Infoscience

Journal article

Nicotinamide riboside kinases display redundancy in mediating nicotinamide mononucleotide and nicotinamide riboside metabolism in skeletal muscle cells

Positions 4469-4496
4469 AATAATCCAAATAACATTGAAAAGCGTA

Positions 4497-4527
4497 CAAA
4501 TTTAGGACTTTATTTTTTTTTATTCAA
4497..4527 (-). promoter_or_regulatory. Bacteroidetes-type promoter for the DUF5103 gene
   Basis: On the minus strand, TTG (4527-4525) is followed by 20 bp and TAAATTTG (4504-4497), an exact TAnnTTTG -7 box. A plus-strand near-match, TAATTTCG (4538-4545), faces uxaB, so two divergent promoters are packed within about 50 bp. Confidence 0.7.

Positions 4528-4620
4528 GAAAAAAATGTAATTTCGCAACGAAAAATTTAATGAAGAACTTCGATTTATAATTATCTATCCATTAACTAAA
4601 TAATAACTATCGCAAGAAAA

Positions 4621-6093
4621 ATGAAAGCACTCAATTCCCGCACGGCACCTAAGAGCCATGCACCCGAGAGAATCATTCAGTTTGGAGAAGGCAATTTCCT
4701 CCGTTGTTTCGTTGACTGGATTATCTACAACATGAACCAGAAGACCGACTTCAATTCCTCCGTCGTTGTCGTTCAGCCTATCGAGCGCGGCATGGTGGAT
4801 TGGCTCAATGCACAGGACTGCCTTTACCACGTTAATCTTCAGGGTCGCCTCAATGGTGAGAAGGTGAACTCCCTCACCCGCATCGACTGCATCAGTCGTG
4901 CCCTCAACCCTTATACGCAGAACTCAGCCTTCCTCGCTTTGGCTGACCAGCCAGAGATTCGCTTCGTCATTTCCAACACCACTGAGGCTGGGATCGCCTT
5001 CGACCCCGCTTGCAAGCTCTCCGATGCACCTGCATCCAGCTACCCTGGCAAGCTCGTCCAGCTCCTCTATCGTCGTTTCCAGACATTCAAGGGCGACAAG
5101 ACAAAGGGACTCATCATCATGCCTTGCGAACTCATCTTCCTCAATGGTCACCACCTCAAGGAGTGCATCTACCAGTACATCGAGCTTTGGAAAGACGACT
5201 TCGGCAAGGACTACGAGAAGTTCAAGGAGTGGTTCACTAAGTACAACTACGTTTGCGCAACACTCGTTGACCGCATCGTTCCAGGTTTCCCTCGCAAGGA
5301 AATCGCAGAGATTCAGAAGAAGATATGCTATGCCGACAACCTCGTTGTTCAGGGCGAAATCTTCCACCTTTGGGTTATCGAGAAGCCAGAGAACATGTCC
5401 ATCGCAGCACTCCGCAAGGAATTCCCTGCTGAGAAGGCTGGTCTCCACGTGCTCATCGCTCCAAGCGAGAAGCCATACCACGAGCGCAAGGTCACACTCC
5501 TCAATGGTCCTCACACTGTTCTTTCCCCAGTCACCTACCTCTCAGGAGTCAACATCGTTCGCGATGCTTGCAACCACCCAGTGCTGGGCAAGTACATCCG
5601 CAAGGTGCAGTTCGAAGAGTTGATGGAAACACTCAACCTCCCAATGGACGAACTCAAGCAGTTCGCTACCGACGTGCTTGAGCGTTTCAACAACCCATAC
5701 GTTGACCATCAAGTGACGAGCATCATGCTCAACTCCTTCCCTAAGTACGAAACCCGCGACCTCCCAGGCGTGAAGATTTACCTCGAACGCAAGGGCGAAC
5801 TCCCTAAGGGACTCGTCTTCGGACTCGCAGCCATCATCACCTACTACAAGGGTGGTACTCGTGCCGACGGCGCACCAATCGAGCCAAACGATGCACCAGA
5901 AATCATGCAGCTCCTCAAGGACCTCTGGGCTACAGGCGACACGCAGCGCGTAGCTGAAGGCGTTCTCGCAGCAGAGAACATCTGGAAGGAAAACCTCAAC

Objective: Augmenting nicotinamide adenine dinucleotide (NAD(+)) availability may protect skeletal muscle from age-related metabolic decline. Dietary supplementation of NAD(+) precursors nicotinamide mononucleotide (NMN) and nicotinamide riboside (NR) appear efficacious in elevating muscle NAD(+). Here we sought to identify the pathways skeletal muscle cells utilize to synthesize NAD(+) from NMN and NR and provide insight into mechanisms of muscle metabolic homeostasis. Methods: We exploited expression profiling of muscle NAD(+) biosynthetic pathways, single and double nicotinamide riboside kinase 1/2 (NRK1/2) loss-of-function mice, and pharmacological inhibition of muscle NAD(+) recycling to evaluate NMN and NR utilization. Results: Skeletal muscle cells primarily rely on nicotinamide phosphoribosyltransferase (NAMPT), NRK1, and NRK2 for salvage biosynthesis of NAD(+). NAMPT inhibition depletes muscle NAD(+) availability and can be rescued by NR and NMN as the preferred precursors for elevating muscle cell NAD(+) in a pathway that depends on NRK1 and NRK2. Nrk2 knockout mice develop normally and show subtle alterations to their NAD(+) metabolome and expression of related genes. NRK1, NRK2, and double KO myotubes revealed redundancy in the NRK dependent metabolism of NR to NAD(+). Significantly, these models revealed that NMN supplementation is also dependent upon NRK activity to enhance NAD(+) availability. Conclusions: These results identify skeletal muscle cells as requiring NAMPT to maintain NAD(+) availability and reveal that NRK1 and 2 display overlapping function in salvage of exogenous NR and NMN to augment intracellular NAD(+) availability. (C) 2017 The Authors. Published by Elsevier GmbH.

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